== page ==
Memorandum by Mr. O. Edmund Clubb, of the Division of Chinese Affairs
Major Tolstoy’s memorandum of January 20, 194412 quotes British authorities in India as estimating that in a year’s time, with proper organization, there could be transportation from India to China via Tibet by means of pack animals of 4,000 tons per year; and he states that it is quite possible that 1,000 tons could be handled in the first year. Major Tolstoy informed me that the estimate of 1,000 tons is for cargo in addition to that now being moved. That the British estimate in question may be somewhat optimistic is indicated by the information submitted in Kunming’s despatch no. 12 of December 29, 1943,12 stating that during the current year approximately 5,000 mule loads, or 333 metric tons, of merchandise will have arrived in Likiang (Yunnan) from India by the Tibet route, and that many [Page 962]times that amount of goods are currently stored in Lhasa awaiting transshipment. The amounts which reach China through Sining and Kangting can hardly be more. It is to be remarked that transport by pack animal over the proposed route is obviously subject to stringent limitations in terms of amount of forage and pack animals available, and that any substantial shipment of OSS supplies would inevitably displace in some degree present shipments of consumer goods. It is understood, however, that the British Indian authorities; do not view with favor heavy export of consumer goods to China under present circumstances.
A supplementary memorandum of April 7, 194413 notes that, “if the Chinese Government is not made to realize the immediate advantage of the matter to the Allies’ war program [progress], it will use the project merely as an excuse to exercise stronger pressure on its existing demand to the Tibetan Government for a right-of-way for a road from China to India, via Jyekundo, purely for re-establishing; complete control over Tibet. Such action by the Central Government of China would most likely result in warfare between the two countries.” The Chungking authorities, seeing transportation of goods on OSS account via Tibet, would almost certainly desire (1) to have transport on Chinese account and (2) to exploit the situation for Chinese political ends. Major Tolstoy in that same supplementary memorandum stated that it was possible that, due to recent Allied setbacks in Burma, negotiations with Tibet regarding the matter might now be more difficult because of a possible revival of Tibetan fear of Japan with accompanying doubt among some of the Tibetan officials; of ultimate Allied victory.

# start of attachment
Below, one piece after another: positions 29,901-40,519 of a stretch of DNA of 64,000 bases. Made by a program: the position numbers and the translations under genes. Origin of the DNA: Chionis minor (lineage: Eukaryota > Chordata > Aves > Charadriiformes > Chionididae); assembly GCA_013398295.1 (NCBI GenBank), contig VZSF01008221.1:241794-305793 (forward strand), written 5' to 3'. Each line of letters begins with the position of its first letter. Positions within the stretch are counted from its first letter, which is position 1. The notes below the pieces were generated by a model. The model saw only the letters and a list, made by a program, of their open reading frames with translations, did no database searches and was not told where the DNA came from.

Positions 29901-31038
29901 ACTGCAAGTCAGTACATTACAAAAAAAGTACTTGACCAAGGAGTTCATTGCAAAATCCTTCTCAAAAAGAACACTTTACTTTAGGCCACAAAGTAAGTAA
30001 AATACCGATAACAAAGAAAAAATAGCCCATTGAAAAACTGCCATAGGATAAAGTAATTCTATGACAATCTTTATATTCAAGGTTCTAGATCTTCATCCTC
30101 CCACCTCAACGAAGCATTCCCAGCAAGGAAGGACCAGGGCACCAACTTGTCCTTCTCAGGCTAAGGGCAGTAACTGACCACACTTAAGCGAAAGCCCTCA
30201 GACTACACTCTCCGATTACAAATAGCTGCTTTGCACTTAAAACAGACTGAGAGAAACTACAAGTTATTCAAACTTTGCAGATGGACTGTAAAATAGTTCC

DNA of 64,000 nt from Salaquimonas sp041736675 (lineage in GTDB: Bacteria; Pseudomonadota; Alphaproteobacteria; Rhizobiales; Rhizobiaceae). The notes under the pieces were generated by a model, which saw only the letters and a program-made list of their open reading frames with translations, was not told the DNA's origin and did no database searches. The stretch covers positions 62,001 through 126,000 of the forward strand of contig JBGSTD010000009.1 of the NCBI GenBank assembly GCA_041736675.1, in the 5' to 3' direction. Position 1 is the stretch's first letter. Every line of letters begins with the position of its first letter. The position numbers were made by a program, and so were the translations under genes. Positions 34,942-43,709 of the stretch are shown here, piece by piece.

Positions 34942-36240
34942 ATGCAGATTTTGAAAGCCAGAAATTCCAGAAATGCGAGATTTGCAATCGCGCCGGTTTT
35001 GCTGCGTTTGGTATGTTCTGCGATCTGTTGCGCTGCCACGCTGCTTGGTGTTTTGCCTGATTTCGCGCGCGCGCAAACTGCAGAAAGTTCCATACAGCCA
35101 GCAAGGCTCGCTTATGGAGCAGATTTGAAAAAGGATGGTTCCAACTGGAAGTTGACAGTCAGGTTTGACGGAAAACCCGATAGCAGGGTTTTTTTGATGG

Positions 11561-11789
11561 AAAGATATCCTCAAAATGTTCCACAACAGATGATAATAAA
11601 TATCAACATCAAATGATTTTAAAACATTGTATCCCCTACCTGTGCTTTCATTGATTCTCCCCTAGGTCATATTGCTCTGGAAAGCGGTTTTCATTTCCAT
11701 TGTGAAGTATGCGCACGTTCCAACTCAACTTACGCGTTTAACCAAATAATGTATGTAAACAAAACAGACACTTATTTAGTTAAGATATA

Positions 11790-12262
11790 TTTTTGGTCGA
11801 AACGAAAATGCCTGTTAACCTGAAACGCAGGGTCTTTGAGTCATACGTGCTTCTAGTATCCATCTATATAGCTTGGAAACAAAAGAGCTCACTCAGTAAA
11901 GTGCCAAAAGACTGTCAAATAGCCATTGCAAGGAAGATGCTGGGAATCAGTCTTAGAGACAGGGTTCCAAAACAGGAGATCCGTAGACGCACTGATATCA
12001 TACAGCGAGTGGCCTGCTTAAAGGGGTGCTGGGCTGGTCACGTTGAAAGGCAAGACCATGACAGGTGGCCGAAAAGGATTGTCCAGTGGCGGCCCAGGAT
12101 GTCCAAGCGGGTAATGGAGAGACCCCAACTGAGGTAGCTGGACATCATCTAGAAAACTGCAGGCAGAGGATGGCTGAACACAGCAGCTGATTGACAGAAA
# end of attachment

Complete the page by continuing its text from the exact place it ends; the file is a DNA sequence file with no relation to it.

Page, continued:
The possible economic or military benefits of transportation of goods-from India to China via the long route over Tibet would be subject to obvious limitations. Note that the transport is based on pack-animal trips 6–8 months in duration. It is to be deduced that China’s interest in the project is primarily political for so long as Chungking remains desirous of opening that route and at the same time does not make use of existing pack-animal facilities for transport over the two routes from Gilgit and Ladakh (Leh) into south Sinkiang: the last-named routes are shorter in respect to that part of the trip requiring transport by pack animal, but up to the present time the Chinese have shown little interest in utilization of such routes, excepting as they might be developed for motor transport (the Chinese prefer the Gilgit route—again possibly for political reasons). It is observed in this general connection that there exists substantial probability that in due course the Japanese will embark upon a major campaign to eliminate Chungking and Kunming as enemy flanking positions, and [Page 963]that before the proposed route could be put into effective operation either (1) it would have become useless by reason of Japanese presence on its eastern terminal or (2) it would become no longer necessary by virtue of United Nations’ successes leading to the opening up of more economic routes to China.
The possible importance of Tibet in relation to the United Nations is not to be disregarded. It is suggested that it might be found desirable to make arrangements in due course, if feasible, for the purchase and shipment to the United States of Tibetan wool and possibly of other Tibetan products; that, in exchange, the Tibetans would probably be glad to receive certain needed supplies of American medicines and other American products; and that, eventually it might be considered expedient to endeavor to station an American representative in Tibet. Whether there should be undertaken at this time any project of a major character is problematical. In any event, any arrangements which might be undertaken should be made with primary reference to and in accordance with the wishes of the Tibetan authorities themselves; and any approach to those authorities should be made only with the prior knowledge and acquiescence of the Indian and Chinese Governments.
It is felt that any action which the United States might take in this general connection should be designed carefully to avoid United States involvement in international politics respecting the status of Tibet.